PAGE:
Originally posted by ~atp~
What did you expect? It's the fucking military, the epitomization of humanity's sweaty hold onto it's cromagnon past.

I posted it to make a point to yet another moron who insisted there was no conspiracy to silence the media in Iraq back a few months ago.

Other than that, no it's not news.
 

~atp~

TRIBE Member
Originally posted by Boss Hog
I posted it to make a point to yet another moron who insisted there was no conspiracy to silence the media in Iraq back a few months ago.

Other than that, no it's not news.
haha i know bosshog, i was just being rhetorical. ;)
 
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organik

TRIBE Member
This doesn't surprise me... Why would the US military want the Iraqi press to have access to what is really going on. So they can tell the truth?

Nah, they ain't having that.
 

Ditto Much

TRIBE Member
I'd care if I held journalists in any value. For the most part they are just profiteers of human suffering. Besides they went into a war zone knowing damn well what to expect.

These aren't red cross workers, these are the people who make money off of others suffering. For every journalist thats there for a real reason there are two dozen that are just greedy fucks trying to get a nice foriegn post.
 

OTIS

TRIBE Member
Originally posted by Ditto Much
I'd care if I held journalists in any value. For the most part they are just profiteers of human suffering. Besides they went into a war zone knowing damn well what to expect.

These aren't red cross workers, these are the people who make money off of others suffering. For every journalist thats there for a real reason there are two dozen that are just greedy fucks trying to get a nice foriegn post.
That's an extremely narrow view of journalism. To ignore the historically impactful role they have as watchdogs of those who perpetuate the human suffering is sad.

More related to this topic, I remember an Iraq documentary that was posted in this forum had a clip where marines opened fire on a crowd of civilians, basically a man fell dead from the bullet fire about 5 feet away from the camera.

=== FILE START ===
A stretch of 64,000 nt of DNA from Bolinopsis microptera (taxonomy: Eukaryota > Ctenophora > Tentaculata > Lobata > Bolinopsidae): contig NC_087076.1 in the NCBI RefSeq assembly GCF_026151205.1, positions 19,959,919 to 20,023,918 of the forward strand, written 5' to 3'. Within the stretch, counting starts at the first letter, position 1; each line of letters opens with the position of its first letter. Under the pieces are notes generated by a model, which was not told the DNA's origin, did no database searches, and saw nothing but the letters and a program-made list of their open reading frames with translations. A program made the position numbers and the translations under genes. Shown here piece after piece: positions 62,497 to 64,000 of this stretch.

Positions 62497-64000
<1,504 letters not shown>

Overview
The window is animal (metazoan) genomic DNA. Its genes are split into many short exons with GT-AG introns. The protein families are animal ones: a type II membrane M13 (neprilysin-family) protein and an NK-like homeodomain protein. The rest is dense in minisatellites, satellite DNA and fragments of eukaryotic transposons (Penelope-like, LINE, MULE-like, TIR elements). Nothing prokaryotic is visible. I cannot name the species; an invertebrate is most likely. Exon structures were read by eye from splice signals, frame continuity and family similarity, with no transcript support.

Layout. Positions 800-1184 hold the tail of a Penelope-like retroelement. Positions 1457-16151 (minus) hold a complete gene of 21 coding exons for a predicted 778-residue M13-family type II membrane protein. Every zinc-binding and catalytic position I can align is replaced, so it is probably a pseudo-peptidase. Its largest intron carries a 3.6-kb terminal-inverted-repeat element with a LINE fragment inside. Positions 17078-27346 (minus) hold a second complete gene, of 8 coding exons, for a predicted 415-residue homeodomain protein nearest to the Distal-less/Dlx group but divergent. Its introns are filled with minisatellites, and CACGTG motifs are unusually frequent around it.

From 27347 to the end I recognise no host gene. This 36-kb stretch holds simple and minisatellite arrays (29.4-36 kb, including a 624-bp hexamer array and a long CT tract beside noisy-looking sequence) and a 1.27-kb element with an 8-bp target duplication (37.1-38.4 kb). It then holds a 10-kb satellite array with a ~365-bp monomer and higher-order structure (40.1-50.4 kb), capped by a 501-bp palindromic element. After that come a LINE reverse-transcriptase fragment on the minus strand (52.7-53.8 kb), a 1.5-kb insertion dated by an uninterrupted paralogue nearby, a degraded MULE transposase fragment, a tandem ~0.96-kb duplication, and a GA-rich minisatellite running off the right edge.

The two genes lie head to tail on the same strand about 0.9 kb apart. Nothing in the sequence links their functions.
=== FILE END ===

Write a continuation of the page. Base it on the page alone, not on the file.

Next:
Subsonic Chronic

TRIBE Member
'US lied about deaths of journalists in the Palestine Hotel'
By Kim Sengupta
16 January 2004



The shelling of the Palestine Hotel in Baghdad by an American tank, which killed two journalists and injured two others, was an act of "criminal negligence", said a report by an international media watchdog.

Reporters Sans Frontières (RSF) accused US authorities of concocting lies to hide what had happened on 8 April last year, and a subsequent official "investigation" was nothing more than a whitewash. They said the Bush administration must bear some responsibilities for the deaths as US forces entered the Iraqi capital, as well as the "cover-up" which followed.

The US government is accused of "ignoring the key to the tragedy". Despite information being available to the Pentagon, the report said "the soldiers in the field were never told that a large number of journalists were in the Palestine Hotel. If they had known they would not have fired. When they did know, they gave and received instructions and took precautions to ensure the hotel was not fired on again".

The RSF decided that the attack was not a deliberate attack on the media, and the gunner who fired the shell, Sergeant Shawn Gibson, and his commander, Captain Philip Wolford, of the 3rd Infantry Division, should not be held responsible for the deaths of the cameramen Taras Protsuyk of Reuters and Jose Couso of the Spanish television station Telecinco, and the wounding of Samia Nakhoul, a Reuters reporter and photographer, and the photographer Faleh Kheiber. The two men had not been told that 150 journalists were in the hotel, and their immediate superiors, the battalion commander Lieutenant Colonel Philip DeCamp and the brigade commander Colonel David Perkins, were similarly lacking information.

The report charges General Buford Blount, their commander, of bearing a "heavy responsibility for not providing the necessary information that would have prevented the deaths of the journalists".

The report said: "It is inconceivable that the massive presence of journalists at the Palestine Hotel ... could have passed unnoticed. The question is whether this information was withheld deliberately, because of misunderstanding or by criminal negligence."

Pentagon officials initially claimed the tank had fired in response to enemy fire. Colin Powell, the US Secretary of State, said the use of force was "justified" as the soldiers had responded to "hostile fire". Later, the official version was changed to "the soldiers who fired the shell were seeking to 'neutralise' an Iraqi 'spotter'".

http://news.independent.co.uk/world/middle_east/story.jsp?story=481715